When the Labor Department releases the monthly jobs report on Friday morning, employment numbers among Americans over the age of 50 will be worth a look– for both the long and short term implications.
Must-Read Op-Eds: Mika Brzezinski reads from a Steve Rattner NYT column on why "it's appropriate" to question Mitt Romney on his ability to create jobs. Brzezinski also reads from a Washington Post editorial on the president's relationship with private equity.
In the jobs report for April, more than 2.5 million of the nation’s 12.5 million unemployed were between the ages of 50 and 64. Those born in the mid-1950s would ordinarily be in their lifetime peak earnings and taxpaying years. The decline in the percentage of people in their 50s who are employed creates problems not only for them -- inadequate retirement savings, for one -- but also for the Treasury: a worrisome loss not only of current tax revenues but expected future revenues -- due to workers’ skills becoming rusty and outmoded.
“People who lose their jobs often take jobs that pay less than the job they had,” said Jason Fichtner, the former chief economist for the Social Security Administration who is now a senior research fellow at the Mercatus Center at George Mason University. “The lower wage tends to result in a level downward shift in lifetime wages … the longer it takes them to find a job, the greater their lifetime wage gap is likely to be. This not only has implications for financing Social Security, but also for financing all government spending. If wages are lower, then taxes collected will be lower too (all else being equal).”
You can get some idea of the revenue that’s being lost by looking at the most recent available tax return data from the Internal Revenue Service on income, broken out by age groups.
That data from 2007 shows that taxpayers aged 45 to 55 were the highest earning age group with average salary and wage income reported on their tax returns of $69,559. Tax filers in the 55 to 65 age group reported salary and age income of $63,567 in 2007. A year out of work for a person who was earning $65,000 would mean a loss to the Treasury of $9,425 in federal tax revenue, assuming an effective tax rate of 14.5 percent.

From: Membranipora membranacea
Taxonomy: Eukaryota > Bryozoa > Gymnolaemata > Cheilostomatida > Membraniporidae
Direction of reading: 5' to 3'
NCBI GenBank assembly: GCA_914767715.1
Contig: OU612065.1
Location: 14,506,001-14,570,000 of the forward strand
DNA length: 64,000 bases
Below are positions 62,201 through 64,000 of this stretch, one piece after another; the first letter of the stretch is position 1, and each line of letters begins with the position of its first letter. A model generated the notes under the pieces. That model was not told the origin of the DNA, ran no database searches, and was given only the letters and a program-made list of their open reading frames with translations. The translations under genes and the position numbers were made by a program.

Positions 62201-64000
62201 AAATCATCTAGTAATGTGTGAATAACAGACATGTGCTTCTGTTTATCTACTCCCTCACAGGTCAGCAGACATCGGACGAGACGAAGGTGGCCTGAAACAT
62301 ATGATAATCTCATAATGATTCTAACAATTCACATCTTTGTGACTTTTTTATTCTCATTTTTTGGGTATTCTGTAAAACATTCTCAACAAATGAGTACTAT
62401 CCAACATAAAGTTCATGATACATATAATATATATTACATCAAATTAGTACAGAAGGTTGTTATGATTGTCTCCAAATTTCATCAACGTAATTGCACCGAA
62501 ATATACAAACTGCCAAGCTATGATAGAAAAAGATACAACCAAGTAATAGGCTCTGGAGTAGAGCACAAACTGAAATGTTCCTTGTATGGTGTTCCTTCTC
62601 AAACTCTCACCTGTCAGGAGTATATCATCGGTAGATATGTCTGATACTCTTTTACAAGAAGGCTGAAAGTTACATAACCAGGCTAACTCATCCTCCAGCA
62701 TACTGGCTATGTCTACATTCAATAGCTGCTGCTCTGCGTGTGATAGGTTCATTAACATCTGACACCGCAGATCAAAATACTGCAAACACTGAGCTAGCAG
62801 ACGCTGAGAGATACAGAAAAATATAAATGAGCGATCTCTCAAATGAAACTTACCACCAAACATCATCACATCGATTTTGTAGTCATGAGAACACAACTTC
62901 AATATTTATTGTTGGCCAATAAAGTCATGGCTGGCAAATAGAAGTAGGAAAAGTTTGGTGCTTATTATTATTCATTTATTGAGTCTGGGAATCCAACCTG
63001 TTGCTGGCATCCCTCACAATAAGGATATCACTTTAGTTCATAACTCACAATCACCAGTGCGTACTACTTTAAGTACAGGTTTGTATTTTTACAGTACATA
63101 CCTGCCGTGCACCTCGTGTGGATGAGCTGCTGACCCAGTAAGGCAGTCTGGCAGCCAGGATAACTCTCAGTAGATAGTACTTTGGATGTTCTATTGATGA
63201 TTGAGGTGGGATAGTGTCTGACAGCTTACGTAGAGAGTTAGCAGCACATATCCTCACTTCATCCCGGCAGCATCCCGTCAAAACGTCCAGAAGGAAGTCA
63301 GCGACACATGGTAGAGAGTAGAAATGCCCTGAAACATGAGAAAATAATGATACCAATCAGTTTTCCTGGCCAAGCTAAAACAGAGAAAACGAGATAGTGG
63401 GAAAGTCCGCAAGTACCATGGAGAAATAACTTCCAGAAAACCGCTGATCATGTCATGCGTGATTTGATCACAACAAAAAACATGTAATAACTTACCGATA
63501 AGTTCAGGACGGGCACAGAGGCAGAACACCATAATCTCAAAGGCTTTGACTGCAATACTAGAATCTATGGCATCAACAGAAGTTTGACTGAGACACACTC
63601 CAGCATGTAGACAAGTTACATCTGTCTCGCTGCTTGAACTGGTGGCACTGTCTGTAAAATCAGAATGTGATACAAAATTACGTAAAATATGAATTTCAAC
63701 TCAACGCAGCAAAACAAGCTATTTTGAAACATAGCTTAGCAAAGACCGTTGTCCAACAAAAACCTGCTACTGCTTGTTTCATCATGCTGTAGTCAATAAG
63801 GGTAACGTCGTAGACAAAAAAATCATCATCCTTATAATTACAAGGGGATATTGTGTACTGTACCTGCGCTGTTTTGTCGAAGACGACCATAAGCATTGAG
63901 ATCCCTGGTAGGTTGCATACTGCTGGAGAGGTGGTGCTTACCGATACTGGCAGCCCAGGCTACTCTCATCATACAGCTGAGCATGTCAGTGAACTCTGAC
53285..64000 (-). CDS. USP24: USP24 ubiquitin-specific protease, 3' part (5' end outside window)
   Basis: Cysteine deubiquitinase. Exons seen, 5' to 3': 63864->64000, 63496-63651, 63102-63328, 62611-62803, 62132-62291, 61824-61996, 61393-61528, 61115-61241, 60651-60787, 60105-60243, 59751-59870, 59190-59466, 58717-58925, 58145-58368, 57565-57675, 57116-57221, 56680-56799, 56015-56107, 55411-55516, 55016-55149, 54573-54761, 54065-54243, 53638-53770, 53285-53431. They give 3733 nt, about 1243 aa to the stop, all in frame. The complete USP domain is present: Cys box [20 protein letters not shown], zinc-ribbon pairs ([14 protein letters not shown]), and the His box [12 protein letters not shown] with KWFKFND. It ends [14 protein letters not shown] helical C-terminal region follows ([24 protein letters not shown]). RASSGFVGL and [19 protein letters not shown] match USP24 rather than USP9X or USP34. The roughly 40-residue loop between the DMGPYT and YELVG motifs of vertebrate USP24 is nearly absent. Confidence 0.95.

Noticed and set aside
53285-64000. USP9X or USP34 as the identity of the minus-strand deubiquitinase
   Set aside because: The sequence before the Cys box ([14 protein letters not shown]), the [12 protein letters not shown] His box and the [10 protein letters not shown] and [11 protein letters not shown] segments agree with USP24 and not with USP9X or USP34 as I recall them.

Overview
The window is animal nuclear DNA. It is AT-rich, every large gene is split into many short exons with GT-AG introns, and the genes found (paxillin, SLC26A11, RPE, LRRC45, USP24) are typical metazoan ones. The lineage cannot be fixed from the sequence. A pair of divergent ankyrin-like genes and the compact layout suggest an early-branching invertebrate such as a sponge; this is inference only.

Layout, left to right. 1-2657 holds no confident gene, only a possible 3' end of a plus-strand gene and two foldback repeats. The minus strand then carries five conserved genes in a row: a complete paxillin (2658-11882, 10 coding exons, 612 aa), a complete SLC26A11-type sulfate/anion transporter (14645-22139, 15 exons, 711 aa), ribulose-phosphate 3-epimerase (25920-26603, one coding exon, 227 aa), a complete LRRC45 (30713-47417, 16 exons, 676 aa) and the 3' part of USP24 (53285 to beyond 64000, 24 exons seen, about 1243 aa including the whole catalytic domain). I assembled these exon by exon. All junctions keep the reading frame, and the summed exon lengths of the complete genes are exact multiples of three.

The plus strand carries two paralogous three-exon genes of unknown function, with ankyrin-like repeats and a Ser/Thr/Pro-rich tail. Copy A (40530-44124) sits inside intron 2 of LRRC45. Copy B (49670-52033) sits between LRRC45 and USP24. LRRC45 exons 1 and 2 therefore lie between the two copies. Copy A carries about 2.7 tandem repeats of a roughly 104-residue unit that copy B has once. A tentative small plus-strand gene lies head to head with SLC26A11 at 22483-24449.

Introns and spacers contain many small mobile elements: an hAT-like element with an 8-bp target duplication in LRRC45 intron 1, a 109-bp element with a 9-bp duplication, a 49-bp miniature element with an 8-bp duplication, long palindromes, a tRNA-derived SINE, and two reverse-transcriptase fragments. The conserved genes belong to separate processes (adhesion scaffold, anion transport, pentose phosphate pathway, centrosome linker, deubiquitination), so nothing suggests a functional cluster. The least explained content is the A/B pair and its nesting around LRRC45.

Although there are signs of economic recovery, it is striking that federal individual income tax revenues so far in the current fiscal year -- $664 billion -- are still 11 percent below where they were at the same point in 2008.
Polling data from the most recent NBC News/Wall Street Journal poll reveals a higher level of pessimism among older Americans than among the population at large: among all poll respondents, 58 percent said the nation is “off on the wrong track,” but among people aged 50 to 64, 63 percent said the country was on the wrong track.
When poll respondents were asked whether what they had seen, heard or read in recent weeks had made them more optimistic or less so about the direction of the economy, 53 percent said they were less optimistic. But among people aged 50 to 64, 57 percent were less optimistic.
And older people tend to give Obama a lower rating on his handling of the economy. Among all poll respondents, 52 percent said they disapproved of Obama’s handling of economic policy. But among those aged 50 to 64, 56 percent disapproved of the president’s handling of the economy.
A big unknown for November is whether this segment of the population -- unemployed, over age 50, and generally not happy with Obama’s handling of the economy, will vote or will be so disaffected that they won’t bother to turn out.
Political scientist Matthew Incantalupo at Princeton University points out that it is not enough to simply compare voter turnout among the employed and the unemployed -- since the unemployed usually include large numbers of younger, less educated and lower income Americans -- groups which traditionally have relatively low voter turnout.
Incantalupo’s research delves deeper into the data and finds that in prosperous times, as during the 1996 and 2000 elections, job loss had a negative impact on voter turnout. If you were unemployed you were less apt to vote in those years.
But in 2008 and 2010 job loss had a positive effect on voter turnout. "Job loss has a mobilizing effect on turnout during periods of high unemployment, such as the one brought about by the most recent economic recession," he said.